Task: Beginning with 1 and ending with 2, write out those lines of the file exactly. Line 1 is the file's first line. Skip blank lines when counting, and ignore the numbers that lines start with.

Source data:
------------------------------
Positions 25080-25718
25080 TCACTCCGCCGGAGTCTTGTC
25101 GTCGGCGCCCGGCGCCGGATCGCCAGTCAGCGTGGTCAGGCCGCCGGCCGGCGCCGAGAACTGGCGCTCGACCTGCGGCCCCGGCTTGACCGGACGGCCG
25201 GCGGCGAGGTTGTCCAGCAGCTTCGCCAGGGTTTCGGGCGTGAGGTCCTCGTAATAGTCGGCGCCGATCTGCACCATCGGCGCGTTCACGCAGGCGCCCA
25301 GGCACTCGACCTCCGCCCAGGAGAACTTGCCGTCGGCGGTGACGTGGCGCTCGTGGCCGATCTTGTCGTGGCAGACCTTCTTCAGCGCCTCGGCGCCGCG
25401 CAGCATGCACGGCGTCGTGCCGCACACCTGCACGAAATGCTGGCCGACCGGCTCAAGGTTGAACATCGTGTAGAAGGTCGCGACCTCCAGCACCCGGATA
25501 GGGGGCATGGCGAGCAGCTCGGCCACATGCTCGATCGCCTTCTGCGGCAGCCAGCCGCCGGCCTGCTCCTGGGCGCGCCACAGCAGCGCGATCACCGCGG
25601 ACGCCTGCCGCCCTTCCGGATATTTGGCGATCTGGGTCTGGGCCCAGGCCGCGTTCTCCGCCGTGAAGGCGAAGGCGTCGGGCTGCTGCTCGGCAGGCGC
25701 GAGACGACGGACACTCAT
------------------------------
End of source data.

Positions 25080-25718
25080 TCACTCCGCCGGAGTCTTGTC